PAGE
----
#05 - Scab
I grimace, preparing to weather the storm.
"Fuckin scab! Scab!"
Ah jesus he's off again.
"Scab! Fuckin scab cunt!"
I ask him, tell him, to be quiet, but he won't have it.
It's been like this for weeks now, and really becoming unbearable. I honestly don't know what's gotten into him, why he's become like this. I mean, we were only there for...
We were only there five...
If he'll let me finish, we were only there five minutes. It was all her fault of course. His mother. Demonstrably, she has all the best ideas.
In the interests of, how did she put it? Oh yeah, in the interests of 'widening his moral-educational horizons' and 'reinforcing his positive societal worldview', she decided it would be a wicked cool idea to take him to see a strike. It would, she explained, help to show him the 'inherent proletarian loyalty among the manufacturing classes', apparently a desirable personal quality for little Joaquin.
Ideas. As I said, she gets all the best ones.
"Scab! Scabby scabby!"
For goodness sake, he's not even three yet.
So we loaded the little one up in the back of the Audi and drove on down through the checkpoints and barriers in search of the inherent proletarian loyalty among the manufacturing classes. I'm not sure if we found that, but we did see a bunch of old, angry men braving the winter cold outside a Nissan factory.
Joaquin loved it.
Even through the security glass and air conditioning you could smell the braziers. Flames guttering, grasping for a hold on damp wood and card, on whatever cloth and plastic they could make burn. I said that the smell brought to mind deadlock. I pictured futile sieges and eventual failure. She corrected me, as is her inalienable right and sworn duty, emoting to him that it was the smell of bravery, of nobility within hardship.
Well exactly, Joaquin. Exactly.
Once we'd rolled past the gates, necks craned, once we'd seen the clusters of heckling strikers, the nervous line of community support officers, I didn't think it was worth hanging around much longer. After all it wasn't much of a tourist attraction compared with her usual itinery suggestions. Hardly the Princess Diana memorial. Not a single visitor centre or interpretive forest walk in sight.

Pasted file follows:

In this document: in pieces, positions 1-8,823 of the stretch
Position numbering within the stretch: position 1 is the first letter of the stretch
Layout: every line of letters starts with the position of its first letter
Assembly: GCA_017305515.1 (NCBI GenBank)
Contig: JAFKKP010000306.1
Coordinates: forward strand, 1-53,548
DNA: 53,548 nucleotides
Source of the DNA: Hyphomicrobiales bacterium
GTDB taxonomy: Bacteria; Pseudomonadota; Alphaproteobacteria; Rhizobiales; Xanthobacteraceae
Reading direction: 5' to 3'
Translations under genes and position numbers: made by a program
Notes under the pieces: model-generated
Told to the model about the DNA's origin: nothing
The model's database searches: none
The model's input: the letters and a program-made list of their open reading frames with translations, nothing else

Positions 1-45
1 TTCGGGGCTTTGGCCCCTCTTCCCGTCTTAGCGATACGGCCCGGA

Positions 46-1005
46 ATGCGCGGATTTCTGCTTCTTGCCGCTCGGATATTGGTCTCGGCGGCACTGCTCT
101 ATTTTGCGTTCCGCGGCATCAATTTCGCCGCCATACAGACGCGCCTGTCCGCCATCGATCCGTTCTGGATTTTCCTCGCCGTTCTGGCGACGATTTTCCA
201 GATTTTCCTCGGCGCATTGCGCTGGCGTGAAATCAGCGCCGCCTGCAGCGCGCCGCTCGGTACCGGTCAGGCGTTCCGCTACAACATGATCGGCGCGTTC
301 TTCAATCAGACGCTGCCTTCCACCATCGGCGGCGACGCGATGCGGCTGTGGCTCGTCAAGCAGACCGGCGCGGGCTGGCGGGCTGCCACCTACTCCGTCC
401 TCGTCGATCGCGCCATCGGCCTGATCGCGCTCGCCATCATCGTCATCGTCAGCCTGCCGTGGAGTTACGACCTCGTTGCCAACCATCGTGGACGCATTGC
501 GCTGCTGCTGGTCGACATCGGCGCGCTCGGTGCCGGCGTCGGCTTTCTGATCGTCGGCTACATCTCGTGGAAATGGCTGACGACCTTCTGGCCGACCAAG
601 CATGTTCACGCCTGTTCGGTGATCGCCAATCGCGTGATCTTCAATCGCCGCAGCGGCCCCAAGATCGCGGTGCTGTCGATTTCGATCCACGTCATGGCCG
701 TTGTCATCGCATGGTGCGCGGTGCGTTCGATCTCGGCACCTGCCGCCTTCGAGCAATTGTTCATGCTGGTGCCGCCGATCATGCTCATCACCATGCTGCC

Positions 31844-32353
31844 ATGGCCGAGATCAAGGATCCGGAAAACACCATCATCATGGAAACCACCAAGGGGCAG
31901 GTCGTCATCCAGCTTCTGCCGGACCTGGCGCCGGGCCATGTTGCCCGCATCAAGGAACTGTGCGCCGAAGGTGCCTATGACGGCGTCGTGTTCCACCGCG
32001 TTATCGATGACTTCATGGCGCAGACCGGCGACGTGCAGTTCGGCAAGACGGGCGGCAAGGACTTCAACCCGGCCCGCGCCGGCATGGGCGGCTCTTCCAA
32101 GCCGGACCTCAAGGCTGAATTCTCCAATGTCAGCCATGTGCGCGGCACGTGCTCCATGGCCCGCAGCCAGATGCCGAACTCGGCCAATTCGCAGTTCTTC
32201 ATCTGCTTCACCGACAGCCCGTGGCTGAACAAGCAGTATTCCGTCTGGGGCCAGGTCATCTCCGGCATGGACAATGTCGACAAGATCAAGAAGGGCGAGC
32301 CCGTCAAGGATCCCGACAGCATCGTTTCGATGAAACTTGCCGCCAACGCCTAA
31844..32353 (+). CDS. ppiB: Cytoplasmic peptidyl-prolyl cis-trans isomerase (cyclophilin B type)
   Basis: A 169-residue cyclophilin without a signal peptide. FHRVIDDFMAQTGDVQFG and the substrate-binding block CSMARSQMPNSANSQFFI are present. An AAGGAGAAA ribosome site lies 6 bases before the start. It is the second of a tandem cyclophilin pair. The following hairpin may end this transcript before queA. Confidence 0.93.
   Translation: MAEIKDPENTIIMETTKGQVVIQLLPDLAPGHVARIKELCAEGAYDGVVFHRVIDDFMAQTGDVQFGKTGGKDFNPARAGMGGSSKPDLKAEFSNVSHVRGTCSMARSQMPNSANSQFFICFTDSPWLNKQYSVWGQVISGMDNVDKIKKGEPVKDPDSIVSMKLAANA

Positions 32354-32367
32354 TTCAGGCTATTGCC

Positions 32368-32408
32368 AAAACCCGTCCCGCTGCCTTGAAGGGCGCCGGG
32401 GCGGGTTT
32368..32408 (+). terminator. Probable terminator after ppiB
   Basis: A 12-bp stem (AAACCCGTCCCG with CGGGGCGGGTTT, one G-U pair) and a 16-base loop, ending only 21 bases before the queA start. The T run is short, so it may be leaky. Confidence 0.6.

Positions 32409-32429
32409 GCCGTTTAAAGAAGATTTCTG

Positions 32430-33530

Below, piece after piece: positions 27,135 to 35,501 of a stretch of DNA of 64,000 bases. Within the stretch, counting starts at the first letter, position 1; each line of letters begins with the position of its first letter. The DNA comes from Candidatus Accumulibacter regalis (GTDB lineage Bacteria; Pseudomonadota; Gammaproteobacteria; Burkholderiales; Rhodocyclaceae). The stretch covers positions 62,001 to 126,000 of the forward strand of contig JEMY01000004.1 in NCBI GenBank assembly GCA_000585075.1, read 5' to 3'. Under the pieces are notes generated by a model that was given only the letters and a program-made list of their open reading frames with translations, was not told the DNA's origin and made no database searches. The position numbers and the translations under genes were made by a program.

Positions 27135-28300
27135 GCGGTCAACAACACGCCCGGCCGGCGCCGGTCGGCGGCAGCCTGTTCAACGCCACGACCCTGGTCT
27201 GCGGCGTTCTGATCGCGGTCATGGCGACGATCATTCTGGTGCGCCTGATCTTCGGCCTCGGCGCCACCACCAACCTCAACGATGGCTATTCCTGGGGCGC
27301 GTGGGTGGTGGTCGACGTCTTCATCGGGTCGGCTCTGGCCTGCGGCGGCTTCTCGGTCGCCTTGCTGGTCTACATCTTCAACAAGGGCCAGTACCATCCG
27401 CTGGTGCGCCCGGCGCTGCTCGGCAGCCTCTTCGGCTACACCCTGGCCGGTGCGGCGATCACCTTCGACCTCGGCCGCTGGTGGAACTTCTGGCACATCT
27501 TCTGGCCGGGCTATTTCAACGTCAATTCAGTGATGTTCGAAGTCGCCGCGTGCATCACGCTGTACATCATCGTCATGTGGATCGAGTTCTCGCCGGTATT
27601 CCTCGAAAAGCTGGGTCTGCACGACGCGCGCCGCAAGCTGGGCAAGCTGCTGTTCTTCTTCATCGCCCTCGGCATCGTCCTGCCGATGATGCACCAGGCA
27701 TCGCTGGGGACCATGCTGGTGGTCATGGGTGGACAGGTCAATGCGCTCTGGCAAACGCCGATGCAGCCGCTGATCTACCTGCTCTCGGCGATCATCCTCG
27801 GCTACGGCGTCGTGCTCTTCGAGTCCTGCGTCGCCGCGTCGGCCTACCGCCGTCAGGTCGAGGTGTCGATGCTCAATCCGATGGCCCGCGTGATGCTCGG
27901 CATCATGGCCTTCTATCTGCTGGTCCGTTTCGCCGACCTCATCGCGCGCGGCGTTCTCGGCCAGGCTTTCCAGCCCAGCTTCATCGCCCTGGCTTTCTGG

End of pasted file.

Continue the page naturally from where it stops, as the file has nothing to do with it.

But she was insistent, of course. He needed some time, she said, to fully take it in. Her finger toyed for a moment with the electric window controls at her side, before commanding open her own and Joaquin's. The smells and the sounds magnified.
Naturally this was the exact moment that a riot van hove into view with the cars of a few plucky strike breakers trailing it. The van pushed at the human barricade outside the factory until it relented, fragmenting from molecules of arm-linked solidarity to randomised neutrons of protest as the force forced its way through.
The shouts from the strikers at this incursion; well, Joaquin has given a pretty accurate summary of those already. She was mortified of course, her PhD in outraged hypocrisy coming in handy once again. 'How dare they use that kind of language with children present?', I believe were her exact words. How dare they indeed? In a face off between the inherent proletarian loyalty among the manufacturing classes and protecting the sensibilities of the offspring of socially responsible liberal fairies, it's abundantly clear which one has to give.
Joaquin bangs his plastic spoon on the rim of his plastic bowl. Milk and muesli slops out across the table. He's more interested in the sounds he can make with his crockery than the food it surrounds. He's a big fan of the rhythms he can knock out on it, they go perfectly with his toddler's shout-singing.
"Scab! Scab scab scabby scab!"
He looks triumphant. I bury my face in my hands and just wait until his mother gets home.